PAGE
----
France: Update on relocation of migrant camp in Dunkirk
A refugee camp was set up in the town of Grande-Synthe on the outskirts of Dunkirk in northern France in 2006. Located in Basroch, a plot of land earmarked for a 500-dewelling eco-neighbourhood, there were never more than a few dozen people at one time in the camp as its residents would move out to make their way illegally to the UK.
However, at the end of last summer the migrant crisis escalated and the number of migrants in the camp grew substantially, from around 100 in August, to 700 in October, 1,000 in November and then over 2,500 (including 200 children) in December.
By the autumn, the various associations (Emmaüs, Terre d’Errance, le Secours Catholique et Populaire, etc.) that had been working in the camp for some time were no longer able to cope and could not provide the level of assistance that was required. Other organisations, notably No Borders, began arriving at the camp.
MSF who already conducted an exploratory mission in Basroch in September 2015 and began providing mobile clinics and effecting logistical and sanitation improvements. The organisation then went on to construct a new camp called Linière and the move from Basroch took place between 7 and 9 March.
Basroch camp (now closed)
Hygiene was dire in Basroch camp, and several areas became a muddy quagmire every time it rained. The mayor called it “the camp of shame” and MSF workers described it in interviews as a “gigantic refuse dump”. Given its location, it was impossible to make the improvements needed to better the migrants’ living conditions.
The police allowed almost no building materials into the camp. This limited the putting up of shelters like the ones in Calais and condemned most of the refugees to living through the winter months surrounded by mud and piles of rat-infested rubbish in tents better suited to camping holidays.
Tensions often ran high, and these were exacerbated by bad weather, boredom, the stress of people trying to cross to the UK, a lack of prospects for the future and violence (people smugglers; police). There were some violent incidents during which several people suffered bullet wounds. The police were at the entrance to the camp.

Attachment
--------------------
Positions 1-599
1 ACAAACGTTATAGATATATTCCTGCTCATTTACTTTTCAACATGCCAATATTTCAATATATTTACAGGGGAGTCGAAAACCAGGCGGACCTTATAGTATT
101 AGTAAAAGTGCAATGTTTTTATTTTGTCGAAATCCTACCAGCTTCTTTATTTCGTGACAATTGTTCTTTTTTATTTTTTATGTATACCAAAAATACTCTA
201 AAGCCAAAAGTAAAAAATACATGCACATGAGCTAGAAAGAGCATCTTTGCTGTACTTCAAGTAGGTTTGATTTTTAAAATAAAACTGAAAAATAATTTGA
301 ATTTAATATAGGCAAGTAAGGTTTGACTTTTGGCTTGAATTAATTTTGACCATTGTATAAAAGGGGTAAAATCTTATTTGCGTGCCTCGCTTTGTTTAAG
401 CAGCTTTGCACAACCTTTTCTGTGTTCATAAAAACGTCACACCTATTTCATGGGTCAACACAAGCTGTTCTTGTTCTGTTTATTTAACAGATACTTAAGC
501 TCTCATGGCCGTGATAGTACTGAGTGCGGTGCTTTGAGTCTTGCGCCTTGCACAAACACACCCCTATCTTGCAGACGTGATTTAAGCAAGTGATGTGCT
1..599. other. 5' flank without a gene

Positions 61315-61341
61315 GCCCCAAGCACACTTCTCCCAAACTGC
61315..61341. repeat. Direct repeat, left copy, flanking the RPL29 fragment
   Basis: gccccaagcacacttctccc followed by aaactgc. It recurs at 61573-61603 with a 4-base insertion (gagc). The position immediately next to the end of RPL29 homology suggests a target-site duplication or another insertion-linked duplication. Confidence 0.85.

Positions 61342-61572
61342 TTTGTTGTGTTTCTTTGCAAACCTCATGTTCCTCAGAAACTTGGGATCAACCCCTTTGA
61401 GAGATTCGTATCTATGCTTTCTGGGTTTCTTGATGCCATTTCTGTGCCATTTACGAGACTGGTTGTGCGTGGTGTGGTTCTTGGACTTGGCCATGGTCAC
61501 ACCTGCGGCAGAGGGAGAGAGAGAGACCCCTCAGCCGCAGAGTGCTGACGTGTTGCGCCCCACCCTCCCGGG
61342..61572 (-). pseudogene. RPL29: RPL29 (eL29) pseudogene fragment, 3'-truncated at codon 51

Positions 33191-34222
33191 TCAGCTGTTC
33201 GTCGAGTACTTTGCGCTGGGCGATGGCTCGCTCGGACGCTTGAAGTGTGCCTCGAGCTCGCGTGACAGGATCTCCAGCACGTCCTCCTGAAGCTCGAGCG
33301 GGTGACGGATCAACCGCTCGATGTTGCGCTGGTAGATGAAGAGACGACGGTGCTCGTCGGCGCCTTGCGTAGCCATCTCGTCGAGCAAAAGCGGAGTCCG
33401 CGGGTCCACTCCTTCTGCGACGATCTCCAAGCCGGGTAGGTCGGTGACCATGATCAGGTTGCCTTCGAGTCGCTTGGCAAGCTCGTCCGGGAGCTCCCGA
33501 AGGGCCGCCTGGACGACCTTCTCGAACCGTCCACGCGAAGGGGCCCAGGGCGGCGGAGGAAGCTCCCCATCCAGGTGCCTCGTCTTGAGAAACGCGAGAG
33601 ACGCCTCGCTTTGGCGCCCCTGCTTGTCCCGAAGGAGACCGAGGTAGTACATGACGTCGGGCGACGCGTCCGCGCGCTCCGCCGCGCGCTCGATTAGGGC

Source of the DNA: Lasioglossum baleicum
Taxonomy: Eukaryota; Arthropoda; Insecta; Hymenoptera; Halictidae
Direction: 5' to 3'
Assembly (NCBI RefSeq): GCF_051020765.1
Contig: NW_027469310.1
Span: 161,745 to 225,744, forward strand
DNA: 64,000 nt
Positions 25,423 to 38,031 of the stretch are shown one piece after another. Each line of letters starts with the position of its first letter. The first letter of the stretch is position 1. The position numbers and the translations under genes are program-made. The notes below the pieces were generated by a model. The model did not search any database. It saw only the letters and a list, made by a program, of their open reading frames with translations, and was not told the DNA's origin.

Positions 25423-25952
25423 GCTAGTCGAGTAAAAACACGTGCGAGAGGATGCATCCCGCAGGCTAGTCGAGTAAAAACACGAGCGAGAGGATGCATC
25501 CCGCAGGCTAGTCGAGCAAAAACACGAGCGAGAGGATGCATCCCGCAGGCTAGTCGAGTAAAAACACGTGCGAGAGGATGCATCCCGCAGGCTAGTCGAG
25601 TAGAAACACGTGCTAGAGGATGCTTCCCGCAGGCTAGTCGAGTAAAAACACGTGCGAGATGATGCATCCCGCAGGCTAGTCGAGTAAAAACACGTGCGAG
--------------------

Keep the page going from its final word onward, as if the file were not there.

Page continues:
By autumn 2015, not only numerous European organisations but also dozens of independent British, Belgian, German, French and Dutch volunteers were providing assistance.
Several legal specialists gave advice on applying for asylum in France and transferring to reception centres called CAOs and helped families and the most vulnerable to find shelter for the winter months. Between October 2015 and beginning April 2016, 576 people re-located to CAOs, 6 returned to their countries of origin and 108 applied for asylum in France.
At the end of 2015, MSF began delivering medical services and logistical assistance while a team of six outreach workers helped to identify the most vulnerable, directing them when necessary to the clinic.
MSF team provided medical services with Médecins du Monde (MdM) three times a week.
Medical activities from January (week 1) to beginning March (week 9) 2016:
- 1,217 consultations (an average of 50 a day) – including 180 women and 89 children under the age of 5 years – mainly for respiratory infections, but also some scabies and dental problems;
- 165 dressings;
- 110 referrals (28% were children under the age of 5 years, 27% dental emergencies, additional tests and chronic diseases);
After a case of measles was declared, MSF, MDM and EPRUS conducted a vaccination campaign between 16 February and 17 March, starting in Basroch, then at four other small migrant sites. These campaigns were prepared and supervised by MSF. 529 people were vaccinated (82% males and 18% females).
- Distribution of NFIs;
- Provision of rubbish containers;
- Installation of 44 indoor chemical WCs, 2 water points and 42 hot showers.
La Linière (new camp)
Informing the migrants on the upcoming move began in January 2016 (information messages, photos of Linière and facilities there, details on the organisation, etc.).